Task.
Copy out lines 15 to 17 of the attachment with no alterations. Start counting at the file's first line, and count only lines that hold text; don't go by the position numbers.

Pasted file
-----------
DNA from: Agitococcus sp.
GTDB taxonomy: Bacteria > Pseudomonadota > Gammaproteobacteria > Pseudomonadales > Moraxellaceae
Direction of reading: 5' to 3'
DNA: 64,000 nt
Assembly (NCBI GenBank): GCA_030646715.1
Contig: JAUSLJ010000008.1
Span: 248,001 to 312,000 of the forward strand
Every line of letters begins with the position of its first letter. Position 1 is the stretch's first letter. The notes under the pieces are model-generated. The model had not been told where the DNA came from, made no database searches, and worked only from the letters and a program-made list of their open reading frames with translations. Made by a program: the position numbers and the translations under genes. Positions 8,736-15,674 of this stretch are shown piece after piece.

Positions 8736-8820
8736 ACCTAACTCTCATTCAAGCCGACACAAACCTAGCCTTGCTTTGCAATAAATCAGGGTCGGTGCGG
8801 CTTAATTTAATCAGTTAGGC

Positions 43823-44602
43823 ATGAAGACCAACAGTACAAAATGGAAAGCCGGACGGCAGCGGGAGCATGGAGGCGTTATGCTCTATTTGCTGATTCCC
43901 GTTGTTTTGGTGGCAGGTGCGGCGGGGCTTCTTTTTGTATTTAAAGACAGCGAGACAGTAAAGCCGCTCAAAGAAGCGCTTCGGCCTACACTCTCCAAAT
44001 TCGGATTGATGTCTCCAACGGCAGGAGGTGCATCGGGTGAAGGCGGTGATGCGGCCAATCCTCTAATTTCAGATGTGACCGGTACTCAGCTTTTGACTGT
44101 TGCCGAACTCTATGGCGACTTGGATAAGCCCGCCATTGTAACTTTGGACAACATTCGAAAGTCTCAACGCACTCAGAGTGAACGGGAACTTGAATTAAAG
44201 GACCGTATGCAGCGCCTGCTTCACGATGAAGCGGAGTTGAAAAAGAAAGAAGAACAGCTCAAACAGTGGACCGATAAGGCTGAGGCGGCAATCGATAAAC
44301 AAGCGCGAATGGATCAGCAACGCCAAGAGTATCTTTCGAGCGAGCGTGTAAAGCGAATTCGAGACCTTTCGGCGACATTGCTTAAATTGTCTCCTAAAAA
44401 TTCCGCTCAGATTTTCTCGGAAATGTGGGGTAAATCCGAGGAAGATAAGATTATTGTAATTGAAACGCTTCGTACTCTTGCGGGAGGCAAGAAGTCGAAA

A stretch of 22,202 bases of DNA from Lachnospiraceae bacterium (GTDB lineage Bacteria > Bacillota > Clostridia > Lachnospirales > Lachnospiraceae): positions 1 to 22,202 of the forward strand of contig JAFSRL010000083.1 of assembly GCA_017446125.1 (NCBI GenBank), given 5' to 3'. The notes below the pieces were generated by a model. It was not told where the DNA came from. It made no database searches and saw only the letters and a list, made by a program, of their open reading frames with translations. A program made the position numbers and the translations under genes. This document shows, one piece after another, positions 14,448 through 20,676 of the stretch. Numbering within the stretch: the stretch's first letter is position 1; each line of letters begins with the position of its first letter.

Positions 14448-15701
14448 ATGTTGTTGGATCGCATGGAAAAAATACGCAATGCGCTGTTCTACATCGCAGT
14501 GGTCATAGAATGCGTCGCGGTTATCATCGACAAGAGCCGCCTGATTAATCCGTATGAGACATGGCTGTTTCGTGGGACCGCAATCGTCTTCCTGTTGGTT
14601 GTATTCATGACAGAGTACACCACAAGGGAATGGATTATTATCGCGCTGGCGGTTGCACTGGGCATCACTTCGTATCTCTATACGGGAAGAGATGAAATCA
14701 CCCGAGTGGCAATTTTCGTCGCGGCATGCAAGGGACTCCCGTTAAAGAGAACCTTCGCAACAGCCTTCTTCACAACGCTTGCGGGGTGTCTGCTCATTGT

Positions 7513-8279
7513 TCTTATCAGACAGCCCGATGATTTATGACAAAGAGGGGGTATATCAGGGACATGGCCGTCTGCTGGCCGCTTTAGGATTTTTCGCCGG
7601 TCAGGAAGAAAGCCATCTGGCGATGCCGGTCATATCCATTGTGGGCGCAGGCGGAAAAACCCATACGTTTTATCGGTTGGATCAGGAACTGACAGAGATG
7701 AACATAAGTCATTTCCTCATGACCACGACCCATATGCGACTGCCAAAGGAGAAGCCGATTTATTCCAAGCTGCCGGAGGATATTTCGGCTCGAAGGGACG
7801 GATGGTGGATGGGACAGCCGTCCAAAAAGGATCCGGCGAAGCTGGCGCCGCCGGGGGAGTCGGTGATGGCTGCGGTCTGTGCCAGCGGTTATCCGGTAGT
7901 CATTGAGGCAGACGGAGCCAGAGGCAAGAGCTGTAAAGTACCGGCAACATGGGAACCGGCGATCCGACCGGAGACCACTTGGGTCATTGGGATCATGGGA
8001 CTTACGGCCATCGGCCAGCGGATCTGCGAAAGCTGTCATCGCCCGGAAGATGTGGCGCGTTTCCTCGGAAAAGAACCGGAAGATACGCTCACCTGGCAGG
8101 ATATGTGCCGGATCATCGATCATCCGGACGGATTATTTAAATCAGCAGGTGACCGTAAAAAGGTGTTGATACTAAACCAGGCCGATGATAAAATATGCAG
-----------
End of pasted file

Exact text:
44001 TCGGATTGATGTCTCCAACGGCAGGAGGTGCATCGGGTGAAGGCGGTGATGCGGCCAATCCTCTAATTTCAGATGTGACCGGTACTCAGCTTTTGACTGT
44101 TGCCGAACTCTATGGCGACTTGGATAAGCCCGCCATTGTAACTTTGGACAACATTCGAAAGTCTCAACGCACTCAGAGTGAACGGGAACTTGAATTAAAG
44201 GACCGTATGCAGCGCCTGCTTCACGATGAAGCGGAGTTGAAAAAGAAAGAAGAACAGCTCAAACAGTGGACCGATAAGGCTGAGGCGGCAATCGATAAAC